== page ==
A Magnolia Made of Specialty Steel
by Dennis Small
Sept. 7—There is a common thread running through many of the messages sent in memory of Gail Billington. That she was a seemingly slight and frail person, but that inside she was endowed with steel—you might say specialty steel—that allowed her to move souls and mountains, in her lifelong commitment to economic and political justice for all mankind, through her leading role in the LaRouche movement.
She and Mike did that together, as a team, for their nearly 30 years of married life, during 10 of which Mike was in prison—or rather, multiple prisons—and during the last 10 of which, they jointly battled the disease that first imprisoned, and then finally felled her, one week ago, on Sept. 1, 2012. Their life together was not easy—but it was good. And Gail maintained an indomitable sense of humor and a laughing twinkle in her eye to the very end.
A message to Mike from Robbie and Elisa Barwick, of the LaRouche movement in Australia, captures that Gail:
"I well remember a dramatic intervention Gail made at an ICLC conference while you were in prison, when she challenged people to adopt a mission for their lives. Gail related her devastation at your incarceration, and her realization that it was incumbent upon her to take the lead in your shared mission to spread Lyndon LaRouche's ideas of peace through economic development throughout the nations of Asia. To me, Gail always had a slight quaver in her voice, but to use that voice to show such strength of leadership was a powerful act of courage I'll never forget."
I will read from a few other messages about Gail at the end of my remarks.
As for me, I've known Gail for 43 years, ever since we met at Swarthmore College in the Fall of 1969. Inmates of that institution, as Gail was fond of pointing out with scientific precision, and with her invincible smile, were properly known as Swarth-morons.
Gail, who was born on Aug. 30, 1951, in Magnolia, Ark., was a revolutionary, even in her college days. She had a privileged upbringing, not in the sense of earthly riches, but because as a youth, her family had lived in Libya and Venezuela (where she experienced at least one coup d'état), and she grew to know and love other cultures, and to hate the poverty and degradation that the majority of the world's population has been forced to endure. And she knew the unique role that her United States had to play in changing that.
She learned a lot from those countries—including the Libyan National Anthem, which, at a moment's notice, Gail would begin to sing with gusto, livening up many of our recent midday intelligence meetings. In fact, Gail had many expressions of such internationalism. For example, a knowledgeable linguist, and occasional cellist, Jean-Sebastian Tremblay, wrote to Mike: "Nobody I ever met had such pleasure at imitating the French-Canadian accent, as she did."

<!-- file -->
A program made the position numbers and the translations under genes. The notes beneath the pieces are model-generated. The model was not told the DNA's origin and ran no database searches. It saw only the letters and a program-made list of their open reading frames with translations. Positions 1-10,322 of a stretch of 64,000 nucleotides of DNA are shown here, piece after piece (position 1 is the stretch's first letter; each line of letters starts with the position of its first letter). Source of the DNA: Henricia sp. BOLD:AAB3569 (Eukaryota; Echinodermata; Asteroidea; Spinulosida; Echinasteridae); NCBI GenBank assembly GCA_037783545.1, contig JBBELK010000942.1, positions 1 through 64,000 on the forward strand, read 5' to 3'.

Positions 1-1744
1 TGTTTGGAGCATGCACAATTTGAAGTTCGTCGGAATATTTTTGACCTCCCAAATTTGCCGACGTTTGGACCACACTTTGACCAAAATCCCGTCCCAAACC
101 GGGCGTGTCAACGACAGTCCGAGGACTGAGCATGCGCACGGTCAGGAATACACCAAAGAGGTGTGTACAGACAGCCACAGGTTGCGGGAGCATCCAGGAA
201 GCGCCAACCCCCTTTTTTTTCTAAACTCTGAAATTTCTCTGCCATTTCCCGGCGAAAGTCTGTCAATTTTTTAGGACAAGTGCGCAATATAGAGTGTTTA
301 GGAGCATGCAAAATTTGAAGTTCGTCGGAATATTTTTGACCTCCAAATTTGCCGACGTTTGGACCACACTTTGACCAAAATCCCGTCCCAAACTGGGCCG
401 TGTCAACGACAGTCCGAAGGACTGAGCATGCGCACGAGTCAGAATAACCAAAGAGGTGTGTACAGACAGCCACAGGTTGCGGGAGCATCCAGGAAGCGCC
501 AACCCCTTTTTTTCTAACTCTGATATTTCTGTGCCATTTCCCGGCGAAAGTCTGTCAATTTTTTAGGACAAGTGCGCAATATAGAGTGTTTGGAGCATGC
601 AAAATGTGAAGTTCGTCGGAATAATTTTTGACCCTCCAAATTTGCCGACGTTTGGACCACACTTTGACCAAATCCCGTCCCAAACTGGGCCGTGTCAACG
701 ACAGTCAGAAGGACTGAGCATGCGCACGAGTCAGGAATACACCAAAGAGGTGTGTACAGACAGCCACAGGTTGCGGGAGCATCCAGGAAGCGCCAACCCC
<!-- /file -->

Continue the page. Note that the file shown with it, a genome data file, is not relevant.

When the Alexandria railroad trial began in late 1988, Mike and Gail, and Gretchen and I, shared a rented apartment in Alexandria, Va. Our long-standing friendship was sorely tested by the fact that they chose to bring their cats with them to that apartment; but somehow that friendship survived. Gail teased me about that mercilessly, for decades—as did Mike.
After serving out his Federal sentence, Mike was tried again by the Commonwealth of Virginia, for the same crimes which he had not committed in the first place. They are nothing if not consistent: If they are going to hit you with double jeopardy, they at least do it for the same crime that you didn't commit the first time.
After a year out of jail, Mike was re-incarcerated. Later, Gail told Gretchen and me—as she probably did others here—that driving Mike back to jail that day was the hardest thing she had ever done in her life. I'm reminded of what John F. Kennedy said about why we had to go to the Moon.
Gail, in adversity, became one of the best ambassadors that the LaRouche movement has ever had—and for a reason. Like Helga, and others, Gail took up the banner of her husband's unjust incarceration, not only as a personal cause, but as a universal political battle. And she changed every single person, and nation, that she met in the process. Not because it was easy, but because it was hard.
During this period, Gail not only traveled internationally, especially in Asia, but she also wrote extensively in defense of nations being subjected to the British Empire's economic and political genocide—from the Philippines, to Malaysia, to Cambodia, Myanmar, and more. For many of them, she was their savior angel, as can be seen in her extraordinary EIR interviews with Malaysia's Prime Minister Mahathir—the man who called George Soros a moron—and Cambodia's Prime Minister Hun Sen.